« PreviousContinue »
Thip Lane 9FighBridge Street VSt Mary's Hall Tane
O X FOR D.
XFORD, as we read in our Chronicles was, even
in the British Age, consecrated to the Mufes. It was called by the Romans Bellofitum. When the Place was first fortified does not appear; but the walls, of which some parts are now remaining, were raised upon former foundations, about the time of the Conquest, by Robert D'Oilie, who erected the Castle at the command of the Conqueror in 1071; a work of great ftrength, and considerable extent, as appears by some mafly ruins now extant. King Henry I. built a Royal Palace on a spot called Beaumont, on the west fide of the City, remains of which are still seen. King Richard I, called Cour de Liou, was born in this Palace.
The origin of the University of Oxford has been perplexed with extravagaut accounts of the number of Students. Archbishop Ufoer indeed speaks of 30,000 in King Henry the Third's time; and that several years afterwards, when the Civil Wars between the Houses of York and Lancaster had so much weakened the kingdom, and disturbed the peace of this Seat of Learning, there were then 15,000.
In the City and its environs were several Monasteries, the principal of which were St. Frideswidi's, and Ofeney
Abbey. The Bishopric, which was heretofore part of Lincoln Diocese, was erected by King Henry VIII,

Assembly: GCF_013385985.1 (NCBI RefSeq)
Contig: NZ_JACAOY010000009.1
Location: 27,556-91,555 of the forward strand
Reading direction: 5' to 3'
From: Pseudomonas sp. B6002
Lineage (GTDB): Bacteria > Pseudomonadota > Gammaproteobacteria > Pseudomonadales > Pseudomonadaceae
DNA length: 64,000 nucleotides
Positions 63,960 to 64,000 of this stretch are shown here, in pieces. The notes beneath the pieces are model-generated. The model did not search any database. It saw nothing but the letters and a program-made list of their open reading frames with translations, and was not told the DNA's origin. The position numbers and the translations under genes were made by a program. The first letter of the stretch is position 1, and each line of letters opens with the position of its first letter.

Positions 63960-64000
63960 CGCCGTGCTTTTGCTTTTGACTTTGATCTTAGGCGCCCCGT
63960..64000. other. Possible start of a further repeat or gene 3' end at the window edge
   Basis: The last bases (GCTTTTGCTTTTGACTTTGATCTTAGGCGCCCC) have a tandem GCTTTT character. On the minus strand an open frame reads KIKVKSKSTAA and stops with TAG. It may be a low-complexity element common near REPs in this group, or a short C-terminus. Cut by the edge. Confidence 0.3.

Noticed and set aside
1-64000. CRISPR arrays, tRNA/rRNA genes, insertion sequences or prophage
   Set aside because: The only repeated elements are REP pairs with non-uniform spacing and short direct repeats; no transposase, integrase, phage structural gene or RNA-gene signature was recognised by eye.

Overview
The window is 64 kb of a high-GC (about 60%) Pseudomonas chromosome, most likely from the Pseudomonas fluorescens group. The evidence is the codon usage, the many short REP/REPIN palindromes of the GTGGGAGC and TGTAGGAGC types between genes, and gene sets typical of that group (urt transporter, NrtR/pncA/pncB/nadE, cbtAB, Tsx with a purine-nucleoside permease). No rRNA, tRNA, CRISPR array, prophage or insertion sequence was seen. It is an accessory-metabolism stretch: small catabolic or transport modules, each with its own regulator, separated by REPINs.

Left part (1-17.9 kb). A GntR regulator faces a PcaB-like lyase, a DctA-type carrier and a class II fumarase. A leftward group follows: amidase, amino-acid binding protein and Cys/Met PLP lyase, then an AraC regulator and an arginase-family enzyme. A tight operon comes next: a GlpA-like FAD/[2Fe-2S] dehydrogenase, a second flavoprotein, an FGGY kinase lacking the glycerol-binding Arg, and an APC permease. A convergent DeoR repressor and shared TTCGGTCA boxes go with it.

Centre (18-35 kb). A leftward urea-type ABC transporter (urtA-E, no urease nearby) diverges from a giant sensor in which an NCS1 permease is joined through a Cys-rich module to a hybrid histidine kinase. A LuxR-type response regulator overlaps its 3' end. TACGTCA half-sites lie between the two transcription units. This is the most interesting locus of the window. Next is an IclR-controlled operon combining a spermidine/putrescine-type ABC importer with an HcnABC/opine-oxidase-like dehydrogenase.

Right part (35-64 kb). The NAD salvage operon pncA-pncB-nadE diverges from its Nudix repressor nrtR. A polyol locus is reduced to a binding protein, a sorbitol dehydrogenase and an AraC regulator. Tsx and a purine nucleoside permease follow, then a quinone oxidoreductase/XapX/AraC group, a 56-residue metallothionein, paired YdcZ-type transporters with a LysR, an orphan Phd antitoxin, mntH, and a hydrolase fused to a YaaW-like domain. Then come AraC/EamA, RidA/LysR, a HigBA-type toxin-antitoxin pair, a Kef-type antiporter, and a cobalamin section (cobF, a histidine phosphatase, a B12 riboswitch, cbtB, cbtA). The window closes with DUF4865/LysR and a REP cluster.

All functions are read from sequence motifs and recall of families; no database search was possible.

The situation is on an eminence, rising gradually from its extremities to the center. It is encompassed by meadows and corn fields. The meadows, which are .chiefly to the south and west, are about a mile in extent; beyond which are hills of a moderate height, bounding the prospect.
The eastern prospect has likewise some hills at a little distance; the valley growing considerably narrower towards the south: but the north is open to corn fields and enclosures for a considerable extent, without any hill to intercept the air. It is washed by a number of streams: on the east, by the different branches of the Cherwell; on the south and west, by those of the Thames: all which meet, and join a little below the City, forming one beautiful river. The soil is dry, being on a fine gravel, which renders it not less health ful than pleasant.
Before the Colleges were erected, the Students were instructed in the houses of citizens, or in inns.or halls, fupported by benefactions from rich persons, or their own patrimony
Each College hath a Head or Superior to govern it, chosen for the most part from the Fellows of the Society. The Dean and Canons of Chrift-Church are nominated by the King. In all the Colleges, not only such as are provided for by their Founders and Benefactors, and many others of all descriptions, as Noblemen, Sons of Noblemen, Baronets, Gentlemen-Commoners, and the Sons of Clergymen, Gentlemen, and Tradermen, who live at their own expense, but many deserva ing young men, whose friends could not afford to fend them to the University, are supported by the affistance